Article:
In the 70s and 80s, everyone in the UK listened to Radio 1. Many work places would pipe it in over speakers, or have a radio on in the background. It was something I grew up with. So, when a song was No1, millions of people heard it - and it literally was millions in those days - but the artist only got paid for a single play. Can't remember what the going rate is now. Anyway, even if a song was number one and was on 'all the time', it wasn't in reality because the Beeb could/can only afford to pay out so much in royalties. So although a very nice earner (especially in the long run), the majority of income still came from sales. And of course, that's the bit that has changed now. Basically, what I'm trying to say is that just because a million + heard Lady Gaga's song, doesn't meant to say that all of them would have bought it under 'normal' circumstances, had it not been available to listen to for free on the internet. That was never the case: only a percentage of listeners in the 'golden' days of radio ever followed through on the deal, so to speak.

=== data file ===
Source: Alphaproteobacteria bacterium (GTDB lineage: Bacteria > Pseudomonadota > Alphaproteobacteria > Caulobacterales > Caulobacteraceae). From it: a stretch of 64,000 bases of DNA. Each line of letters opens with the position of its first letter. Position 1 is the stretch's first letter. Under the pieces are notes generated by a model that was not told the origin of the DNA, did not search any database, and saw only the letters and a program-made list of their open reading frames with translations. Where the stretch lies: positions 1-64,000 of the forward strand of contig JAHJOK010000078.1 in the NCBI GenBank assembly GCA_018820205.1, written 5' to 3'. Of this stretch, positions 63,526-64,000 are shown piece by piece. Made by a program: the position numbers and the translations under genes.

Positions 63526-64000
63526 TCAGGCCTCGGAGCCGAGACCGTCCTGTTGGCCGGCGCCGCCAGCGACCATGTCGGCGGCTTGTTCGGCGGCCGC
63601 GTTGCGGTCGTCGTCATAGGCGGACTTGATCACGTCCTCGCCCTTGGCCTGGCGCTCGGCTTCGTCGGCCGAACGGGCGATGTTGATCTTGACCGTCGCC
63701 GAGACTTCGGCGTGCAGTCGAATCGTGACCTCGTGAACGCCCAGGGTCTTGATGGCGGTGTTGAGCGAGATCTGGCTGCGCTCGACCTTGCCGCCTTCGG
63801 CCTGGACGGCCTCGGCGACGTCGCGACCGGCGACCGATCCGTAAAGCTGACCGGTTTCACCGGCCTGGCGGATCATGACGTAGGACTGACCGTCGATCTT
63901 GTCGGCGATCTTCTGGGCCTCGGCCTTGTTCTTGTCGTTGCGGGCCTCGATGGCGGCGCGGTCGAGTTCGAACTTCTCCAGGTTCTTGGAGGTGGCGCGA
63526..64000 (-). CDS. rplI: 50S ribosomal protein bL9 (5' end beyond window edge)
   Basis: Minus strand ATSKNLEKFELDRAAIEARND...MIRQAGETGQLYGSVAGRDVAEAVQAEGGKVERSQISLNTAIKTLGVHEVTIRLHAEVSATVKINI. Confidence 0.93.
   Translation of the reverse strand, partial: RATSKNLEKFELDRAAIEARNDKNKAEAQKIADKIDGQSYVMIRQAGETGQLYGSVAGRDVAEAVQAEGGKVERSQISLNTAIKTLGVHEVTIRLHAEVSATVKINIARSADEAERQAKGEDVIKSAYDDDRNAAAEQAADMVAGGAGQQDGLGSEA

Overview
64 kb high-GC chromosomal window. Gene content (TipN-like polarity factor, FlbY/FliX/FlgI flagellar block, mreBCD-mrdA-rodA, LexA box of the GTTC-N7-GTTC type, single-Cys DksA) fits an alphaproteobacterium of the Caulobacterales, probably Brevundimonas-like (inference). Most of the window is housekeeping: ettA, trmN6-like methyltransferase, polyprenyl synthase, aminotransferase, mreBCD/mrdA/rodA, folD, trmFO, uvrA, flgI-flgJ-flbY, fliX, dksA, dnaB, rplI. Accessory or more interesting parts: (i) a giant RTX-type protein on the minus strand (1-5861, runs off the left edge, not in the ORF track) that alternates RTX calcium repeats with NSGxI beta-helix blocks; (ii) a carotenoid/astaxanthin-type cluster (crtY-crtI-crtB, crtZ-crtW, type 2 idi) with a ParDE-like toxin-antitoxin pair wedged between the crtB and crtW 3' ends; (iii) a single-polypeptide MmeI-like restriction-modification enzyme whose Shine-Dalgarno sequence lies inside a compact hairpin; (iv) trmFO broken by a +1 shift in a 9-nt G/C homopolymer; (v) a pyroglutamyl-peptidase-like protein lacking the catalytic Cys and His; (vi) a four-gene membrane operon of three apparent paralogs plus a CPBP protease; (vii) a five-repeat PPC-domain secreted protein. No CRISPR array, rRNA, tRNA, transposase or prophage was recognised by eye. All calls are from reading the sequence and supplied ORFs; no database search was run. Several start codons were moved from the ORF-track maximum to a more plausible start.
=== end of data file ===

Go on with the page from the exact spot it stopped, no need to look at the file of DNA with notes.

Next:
In the case of Lady Gaga, I dare say the $167 dollars paid her butcher's bill to get her dress made. Now that was a good investment considering all the publicity she received (worldwide headlines).
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Re: Interesting stuff RE music biz from Scott H

Postby DSOP » Tue Oct 19, 2010 7:46 am

Gerry wrote:Do you realise how much music is available for free legally? You should, because that’s the way things are going. Illegal downloading isn’t going to be an issue in the future because there’s won’t be any need to do it.


Yes, and you're right. If someone wants to offer their music for free, and use that as a mere promotional tool for better attendance at live performances, I have no problem with it (although I do think there has to be a better approach). My gripe (or venom) is directed at people who feel ALL music should have a monetary value of ZERO, whether offered for free or not.